There is a perfectly fine article up at the Wall Street Journal on the current, probably weakening, state of the housing market, save that it fails to discuss the elephant in the room, that of the continuing moribund conditions in the so-called private label securitization market.
The piece, “Housing Shaky as Lenders Tighten,” gives a straightforward recitation: housing sales have fallen markedly in the second half of 2010 as housing tax credits expired, even with record low interest rates. (And that tailwind may no longer be behind housing as mortgage rates moved up last week).
The piece also gives macro implications: that housing has normally provided a significant boost in all past postwar expansions (yes, Virginia, this is not a normal “recovery”). And it does acknowledge the way that lending is now dominated by government entities, which are not being terribly generous with credit now. And the article suggests that the government should do more:
“Right now, we’re in that vicious cycle where we tighten, which makes things worse, so we tighten, which makes things worse,” says Bob Walters, chief economist at Quicken Loans. “How do you get out of that cycle? Folks in government are going to have to stand in and make some calls.”
Banks have become more restrictive in part because Fannie and Freddie are stepping up demands for banks to buy back defaulted loans when they can prove that the mortgage didn’t meet underwriting guidelines, an expensive proposition for banks.
This picture is woefully incomplete. Before the crisis, Fannie and Freddie provided roughly 40% of residential lending. Their outsized role now is in large measure due to the collapse of the so-callled private label securitization market.
Now some of that lending was reckless and should not come back. But the utter failure of the private label securitization market to revive gets nary a mention in this story. The closest we see is an allusion: “But that isn’t happening now because private lenders have ceded the market to government entities.” That fails to explain what is really at play. The “lenders” mentioned in the piece for the most part are banks acting as originators. They don’t have much capacity to hold loans to maturity, and if they did, it would be at much richer interest rates than those offered by Fannie and Freddie.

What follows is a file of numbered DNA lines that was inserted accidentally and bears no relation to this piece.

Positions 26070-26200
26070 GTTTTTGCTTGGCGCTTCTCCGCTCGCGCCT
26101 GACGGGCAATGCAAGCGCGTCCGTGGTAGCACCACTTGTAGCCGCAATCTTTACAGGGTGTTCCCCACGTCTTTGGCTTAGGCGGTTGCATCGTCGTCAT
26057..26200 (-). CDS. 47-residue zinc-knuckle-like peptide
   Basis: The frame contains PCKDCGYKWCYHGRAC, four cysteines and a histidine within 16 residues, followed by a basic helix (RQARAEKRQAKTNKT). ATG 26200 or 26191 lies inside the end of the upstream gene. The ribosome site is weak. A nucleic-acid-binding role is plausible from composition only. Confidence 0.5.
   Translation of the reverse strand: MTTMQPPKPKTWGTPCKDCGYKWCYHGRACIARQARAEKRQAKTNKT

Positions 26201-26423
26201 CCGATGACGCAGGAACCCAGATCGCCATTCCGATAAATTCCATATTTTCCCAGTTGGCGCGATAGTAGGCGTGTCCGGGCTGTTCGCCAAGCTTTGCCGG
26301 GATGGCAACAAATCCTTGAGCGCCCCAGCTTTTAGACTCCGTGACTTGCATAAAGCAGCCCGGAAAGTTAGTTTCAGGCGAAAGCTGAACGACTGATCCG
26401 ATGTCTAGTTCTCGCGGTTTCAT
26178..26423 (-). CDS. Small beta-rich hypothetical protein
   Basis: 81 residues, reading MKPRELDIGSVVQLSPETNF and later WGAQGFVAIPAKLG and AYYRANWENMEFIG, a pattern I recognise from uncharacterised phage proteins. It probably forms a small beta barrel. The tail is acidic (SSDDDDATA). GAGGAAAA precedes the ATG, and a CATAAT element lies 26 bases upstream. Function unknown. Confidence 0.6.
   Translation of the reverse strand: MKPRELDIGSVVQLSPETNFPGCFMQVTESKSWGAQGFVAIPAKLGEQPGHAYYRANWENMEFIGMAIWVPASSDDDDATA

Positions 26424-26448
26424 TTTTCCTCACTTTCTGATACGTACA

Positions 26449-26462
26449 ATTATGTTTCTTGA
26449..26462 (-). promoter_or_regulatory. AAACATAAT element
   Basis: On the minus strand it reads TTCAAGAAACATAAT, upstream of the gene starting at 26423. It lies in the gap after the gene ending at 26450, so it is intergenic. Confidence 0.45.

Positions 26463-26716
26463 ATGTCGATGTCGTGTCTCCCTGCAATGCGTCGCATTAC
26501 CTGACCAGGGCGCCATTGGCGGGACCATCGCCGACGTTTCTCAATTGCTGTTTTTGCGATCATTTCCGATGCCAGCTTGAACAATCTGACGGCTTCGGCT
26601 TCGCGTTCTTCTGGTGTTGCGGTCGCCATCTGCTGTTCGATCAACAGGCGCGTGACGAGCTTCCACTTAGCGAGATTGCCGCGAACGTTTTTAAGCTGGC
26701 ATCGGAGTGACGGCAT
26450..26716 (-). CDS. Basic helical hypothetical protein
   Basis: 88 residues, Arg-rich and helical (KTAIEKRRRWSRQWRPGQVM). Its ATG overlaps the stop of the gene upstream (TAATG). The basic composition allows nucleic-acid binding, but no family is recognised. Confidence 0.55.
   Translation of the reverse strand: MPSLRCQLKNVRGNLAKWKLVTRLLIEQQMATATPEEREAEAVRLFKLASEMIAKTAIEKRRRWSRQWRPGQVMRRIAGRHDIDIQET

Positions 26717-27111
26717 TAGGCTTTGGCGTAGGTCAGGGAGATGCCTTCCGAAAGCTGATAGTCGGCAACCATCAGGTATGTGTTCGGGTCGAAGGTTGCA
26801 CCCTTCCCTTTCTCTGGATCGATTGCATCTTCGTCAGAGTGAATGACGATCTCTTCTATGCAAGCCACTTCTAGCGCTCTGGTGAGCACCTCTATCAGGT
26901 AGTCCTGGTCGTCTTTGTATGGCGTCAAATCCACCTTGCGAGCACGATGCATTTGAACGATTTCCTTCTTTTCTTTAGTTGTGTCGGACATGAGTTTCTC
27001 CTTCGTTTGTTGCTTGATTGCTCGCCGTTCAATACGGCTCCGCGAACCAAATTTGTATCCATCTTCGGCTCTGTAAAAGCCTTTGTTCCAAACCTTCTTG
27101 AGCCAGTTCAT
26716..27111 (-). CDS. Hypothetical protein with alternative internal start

The reason the lenders have pretty much only the GSEs to go to is that investors, who were badly burned on private label MBS, are simply not coming back in a meaningful way until they see real reforms. Yet the securitization industry has fought them tooth and nail, as if this were a negotiation. Wake up and smell the coffee. It isn’t. The customer is always right, and in this case, the customers have made it abundantly clear that they have no interest in buying what you used to sell.
It’s been surprising and frustrating to see the securitization industry weigh in against investor-friendly proposals, like one put forward by the FDIC earlier this year. Those proposals included:
1. Mortgages must be seasoned 12 months before they can be securitized
2. The originator must retain at least a 5% interest in the credit risk of the assets sold
3. The interest of all parties to a transaction must clearly be disclosed, along with their fees
4. Re-securitizations (meaning CDOs) are severely restricted (note a disconnect here; the e-mailed and verbal reports suggested they were banned entirely; the language at the FDIC website seems to indicate that they are allowed in limited circumstances, but any use of synthetic assets, meaning credit default swaps, in a asset-backed CDO is verboten)
5. Compensation to servicers will include incentives for loss mitigation
This plan, which is pretty consistent with the level of change investors want to see to be enticed back into the pool, was forcefully opposed by securitization industry incumbents early in 2010.
The Wall Street Journal story reminds us that the securitization market is still on Federal life support. Admittedly, a securitization market with sound standards would be a much smaller than the one we saw in 2004 to 2007. But that would be a feature, not a bug.
Perversely, the securitization industry seems to be holding out for its fantasy of a return to status quo ante, when even a mini-revival of the private securitization market would reduce the dependence on government support and might even provide some economic lift.